My ancestor owned 41 slaves. What do I owe their descendants?
A few years ago, Cheryl Benedict, an education administrator and historian from Virginia and my first cousin, discovered on Ancestry.com that our great-great-great-grandfather, a Texas farmer named Augustus Foscue, had owned 41 slaves.
I was saddened, not surprised. Although I grew up in Brussels, the child of American musicians who did not inherit great wealth, my family is white and middle class, with branches rooted among the pre-revolutionary English immigrants who accepted slave-holding as a way of life.
My first thought was that I should research our family history more—and then write about it. My ancestors had done something wrong. It had not been known. Now it was. Shining a light on the truth, followed by some sort of atonement, seemed the right thing to do, especially at a time of rising and relegitimized white supremacy in the United States. Truth-telling as atonement.
It would also be an education. Growing up, I attended Belgium’s écoles communales. In school, I did not learn about U.S. history. For me, as a kid, America was more cultural and commercial than political or historical: baseball and Mark Twain, musicals and McDonald’s.
My mistake, typical of white Americans, was treating slavery as if it were a mystery buried in the past.
My attitude was naïve and ill-considered. As editors rejected draft after draft, it became clear that I was getting something important wrong.
My mistake, typical of white Americans, was treating slavery as if it were a mystery buried in the past. I had not known about my ancestor Augustus. My family had not talked about slavery. Now we did.
But confession is not atonement. And as one African-American historian or economist after another pointed out to me, slavery is not a mystery, and it is not past. What white Americans treat as a historical curiosity—something to investigate if we choose to—is to black Americans a cruel, unavoidable ghost that haunts this nation’s cities, schools, hospitals and prisons.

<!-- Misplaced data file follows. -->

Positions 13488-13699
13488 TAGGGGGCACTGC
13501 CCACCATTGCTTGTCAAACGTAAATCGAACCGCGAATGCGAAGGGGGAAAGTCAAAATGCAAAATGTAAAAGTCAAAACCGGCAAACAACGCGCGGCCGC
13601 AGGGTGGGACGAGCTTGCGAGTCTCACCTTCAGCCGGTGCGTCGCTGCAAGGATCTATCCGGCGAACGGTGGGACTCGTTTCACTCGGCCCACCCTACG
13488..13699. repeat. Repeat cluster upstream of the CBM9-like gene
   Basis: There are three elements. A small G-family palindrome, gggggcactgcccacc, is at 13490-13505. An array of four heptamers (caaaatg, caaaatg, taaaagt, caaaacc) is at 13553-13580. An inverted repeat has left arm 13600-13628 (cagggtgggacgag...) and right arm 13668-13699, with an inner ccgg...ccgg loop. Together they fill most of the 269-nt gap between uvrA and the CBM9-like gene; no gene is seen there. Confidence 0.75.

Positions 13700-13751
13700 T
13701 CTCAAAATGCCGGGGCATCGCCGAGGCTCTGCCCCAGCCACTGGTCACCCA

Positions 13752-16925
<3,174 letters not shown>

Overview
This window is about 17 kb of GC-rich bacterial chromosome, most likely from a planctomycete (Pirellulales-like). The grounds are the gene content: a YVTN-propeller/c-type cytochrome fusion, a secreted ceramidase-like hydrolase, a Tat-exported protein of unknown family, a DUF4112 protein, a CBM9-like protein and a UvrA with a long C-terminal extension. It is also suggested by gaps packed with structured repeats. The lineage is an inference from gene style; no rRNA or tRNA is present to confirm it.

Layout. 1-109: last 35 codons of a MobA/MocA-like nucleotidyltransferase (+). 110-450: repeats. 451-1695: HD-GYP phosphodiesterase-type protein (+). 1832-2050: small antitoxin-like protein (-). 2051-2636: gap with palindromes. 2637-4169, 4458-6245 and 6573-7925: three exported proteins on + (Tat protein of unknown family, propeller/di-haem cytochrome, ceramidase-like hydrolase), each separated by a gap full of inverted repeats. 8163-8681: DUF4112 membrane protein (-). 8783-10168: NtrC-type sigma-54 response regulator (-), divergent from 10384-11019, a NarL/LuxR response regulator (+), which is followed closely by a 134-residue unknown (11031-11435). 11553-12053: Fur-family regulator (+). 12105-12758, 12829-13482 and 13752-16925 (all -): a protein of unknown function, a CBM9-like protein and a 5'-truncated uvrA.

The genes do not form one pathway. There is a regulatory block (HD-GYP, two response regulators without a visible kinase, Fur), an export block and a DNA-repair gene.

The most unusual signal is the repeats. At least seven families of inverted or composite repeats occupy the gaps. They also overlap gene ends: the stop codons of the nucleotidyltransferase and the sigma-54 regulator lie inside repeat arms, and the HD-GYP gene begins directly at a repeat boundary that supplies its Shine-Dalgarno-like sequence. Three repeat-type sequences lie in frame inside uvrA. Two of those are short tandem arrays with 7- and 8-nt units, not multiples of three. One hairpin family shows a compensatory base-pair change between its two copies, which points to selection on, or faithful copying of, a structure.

There is a small but growing group of descendants of slave-owners conducting private efforts at atonement.
This lack of understanding about slavery’s immanence is why white acts of private atonement are considered “conscience salves that do little to close the black-white gap,” William Darity, an economist at Duke University, told me. He calls symbolic actions “laissez-faire reparations” and argues that people who discover they have slave-owning ancestors are morally obliged to campaign for national reparations.
Because slavery was a societal institution, enshrined in the Constitution, and had societal consequences that have not been fixed, its reparation must be societal.
Still, with the internet revolution unveiling more family histories and efforts at a federal reparations movement stalled, there is a small but growing group of descendants of slave-owners conducting private efforts at atonement.
People I talked to are funding scholarships for black youths, putting up plaques in honor of people their families enslaved and engaging in dialogue aimed at promoting racial healing. They are writing books and making movies and documenting how the devastating inequalities set up by slavery were maintained during Reconstruction and the establishment of Jim Crow laws and the post-civil rights era. Universities, banks and other institutions are owning up to their past involvement with slavery.
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